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What is Active Business Intelligence? Part 1

  • April 01 2002, 1:00am EST

Active business intelligence (ABI) is using BI as an active (rather than passive) component in performing the business of the corporation. It produces tangible impacts to the quality of day-to-day business transactions. It creates real differences in serving customers, delivering products, manufacturing goods and securing supplies –­ across the entire value chain.

With ABI, the shift from a passive role to an active role is the key differentiator. According to Webster's dictionary, the term "active" implies "to take action," rather than just contemplating the situation. Traditional BI, in contrast, reports and analyzes the business dynamics within operational systems. The initiation of actions was a hope, but not a design, of traditional systems. For traditional BI, responsibility sadly ends with pixels on the screen and beeps on the pager.

The design of ABI should embed (as close as possible) intelligence into the appropriate business processes to support specific actions. As such, the key characteristics of ABI are:

  • Supporting tactical decision making,
  • Leveraging actionable intelligence and
  • Enabling the learning cycle.

Supporting Tactical Decision Making

Emphasis on tactical decision making guides minute-by-minute business activities. This is an extension, not elimination, of the focus upon strategic decision making of traditional BI. Instead of being confined to executive suites for use by managers and business analysts, ABI has a presence on the shop floors, branch offices and even customer desktops.

Most importantly, ABI impacts the tactical and operational levels of management, in addition to the strategic level. These levels of management activity are classic concepts in the IT industry. In his 1965 book, Planning and Control Systems: A Framework for Analysis (Harvard University Press), R. N. Anthony defined these three categories as follows:

  • Strategic Planning: Definition of goals, polices ... Determination of organizational objectives.
  • Management and Tactical Control: Acquisition of resources, tactics ... Establishment and monitoring of budgets.
  • Operational Planning and Control: Effective and efficient use of existing facilities and resources to carry out activities within budget constraints.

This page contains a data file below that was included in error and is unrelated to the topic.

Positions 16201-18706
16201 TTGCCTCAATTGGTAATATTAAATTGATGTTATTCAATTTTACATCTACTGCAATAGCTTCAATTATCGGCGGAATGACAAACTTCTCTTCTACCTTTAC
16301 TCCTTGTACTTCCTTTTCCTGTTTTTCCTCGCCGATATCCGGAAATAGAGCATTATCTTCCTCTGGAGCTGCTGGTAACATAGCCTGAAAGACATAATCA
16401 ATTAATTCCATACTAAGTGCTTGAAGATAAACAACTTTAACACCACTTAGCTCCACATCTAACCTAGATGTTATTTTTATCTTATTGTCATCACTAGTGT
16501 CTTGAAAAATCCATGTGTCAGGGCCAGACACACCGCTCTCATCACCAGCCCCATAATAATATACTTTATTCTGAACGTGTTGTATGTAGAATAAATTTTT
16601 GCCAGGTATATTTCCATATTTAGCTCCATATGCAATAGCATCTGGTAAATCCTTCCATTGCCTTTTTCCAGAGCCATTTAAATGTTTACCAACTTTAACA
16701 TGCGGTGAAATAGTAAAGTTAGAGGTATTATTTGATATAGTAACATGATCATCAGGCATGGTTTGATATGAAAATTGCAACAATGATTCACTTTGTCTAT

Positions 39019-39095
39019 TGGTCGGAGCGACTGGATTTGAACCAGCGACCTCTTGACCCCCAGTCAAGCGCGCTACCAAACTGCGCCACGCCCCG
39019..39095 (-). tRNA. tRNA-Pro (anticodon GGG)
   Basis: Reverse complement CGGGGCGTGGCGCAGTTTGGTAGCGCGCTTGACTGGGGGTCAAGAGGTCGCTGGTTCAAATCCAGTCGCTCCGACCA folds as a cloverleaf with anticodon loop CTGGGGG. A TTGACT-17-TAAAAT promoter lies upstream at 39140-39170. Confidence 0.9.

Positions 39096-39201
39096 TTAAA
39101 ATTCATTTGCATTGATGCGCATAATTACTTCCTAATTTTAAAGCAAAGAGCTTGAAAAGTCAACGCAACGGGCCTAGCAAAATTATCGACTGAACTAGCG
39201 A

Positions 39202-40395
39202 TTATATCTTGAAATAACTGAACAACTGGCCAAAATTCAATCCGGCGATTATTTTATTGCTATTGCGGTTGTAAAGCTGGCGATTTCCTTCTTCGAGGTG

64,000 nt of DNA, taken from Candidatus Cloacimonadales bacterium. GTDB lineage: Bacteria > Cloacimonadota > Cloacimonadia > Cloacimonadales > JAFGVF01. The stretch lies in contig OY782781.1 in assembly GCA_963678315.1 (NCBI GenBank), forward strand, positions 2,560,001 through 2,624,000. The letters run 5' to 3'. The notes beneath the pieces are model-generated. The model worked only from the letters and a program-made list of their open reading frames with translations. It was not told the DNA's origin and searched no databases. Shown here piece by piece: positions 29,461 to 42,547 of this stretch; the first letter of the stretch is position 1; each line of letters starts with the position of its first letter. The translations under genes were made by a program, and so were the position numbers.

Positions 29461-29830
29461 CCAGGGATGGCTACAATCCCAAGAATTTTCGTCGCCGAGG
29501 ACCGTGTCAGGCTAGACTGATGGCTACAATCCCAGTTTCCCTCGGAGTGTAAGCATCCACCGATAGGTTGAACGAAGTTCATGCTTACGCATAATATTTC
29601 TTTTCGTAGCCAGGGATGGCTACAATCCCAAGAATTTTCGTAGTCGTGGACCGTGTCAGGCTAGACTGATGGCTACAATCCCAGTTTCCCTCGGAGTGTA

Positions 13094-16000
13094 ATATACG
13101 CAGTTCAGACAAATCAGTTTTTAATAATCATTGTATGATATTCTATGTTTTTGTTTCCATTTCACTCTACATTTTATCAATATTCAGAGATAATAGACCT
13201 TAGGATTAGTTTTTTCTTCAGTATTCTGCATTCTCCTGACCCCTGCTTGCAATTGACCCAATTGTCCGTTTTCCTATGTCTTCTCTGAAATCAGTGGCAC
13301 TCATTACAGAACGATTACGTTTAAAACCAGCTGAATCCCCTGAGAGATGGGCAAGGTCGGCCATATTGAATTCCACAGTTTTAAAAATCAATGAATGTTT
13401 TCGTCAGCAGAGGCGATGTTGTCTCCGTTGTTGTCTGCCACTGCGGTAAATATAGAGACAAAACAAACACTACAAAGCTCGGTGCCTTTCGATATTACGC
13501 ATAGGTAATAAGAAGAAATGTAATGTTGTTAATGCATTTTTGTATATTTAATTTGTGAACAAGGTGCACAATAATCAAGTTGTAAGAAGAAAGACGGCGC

These definitions seem antiquated with their emphasis on manufacturing industries. However, the Anthony framework has endured for almost forty years and has contributed key concepts to the IT profession. The framework is often shown as a management pyramid, in which a few are engaged at the strategic level while many more are involved at the tactical and operational lower levels.
In addition, the Anthony framework provides a way to specify the information requirements by management level, as summarized in Figure 1.

Figure 1: Information Requirements by Management Level
Source: G. B. Davis and M. H. Olson, Management Information Systems: Conceptual Foundations, Structure and Development (Second Edition), McGraw- Hill, 1985, p. 35-36.

BI efforts have traditionally focused more on the right side with summarized analyses directed toward future business activities. ABI enables us to move toward the left and extend coverage across all three levels.

There are three requirements for supporting the tactical level with ABI as follows:

1. The information provided by ABI must be more detailed, current and accurate to properly support the tactical and even operational levels. To be current, the time latency from the transaction event to the transaction analysis must be reduced. Some argue for zero latency; however, the proper requirement is just- in-time latency needed to perform a specific action within a business process.

2. ABI must support a larger and more diverse user base, possibly extending externally to customers, suppliers and other partners. When confined to the strategic level, there was a rather homogeneous group of executives to satisfy. Now, ABI is extending support to the entire enterprise and beyond.

3. The workload required by ABI systems will increase significantly, not only because of an increased number of users, but especially because of the diversity of analysis requirements.

Part 2 of this column will describe the second and third characteristics of ABI, along with some practical conclusions.

Author's note: Support for this work came from Teradata, a division of NCR, as part of their investigation into the value propositions behind Active Data Warehousing.

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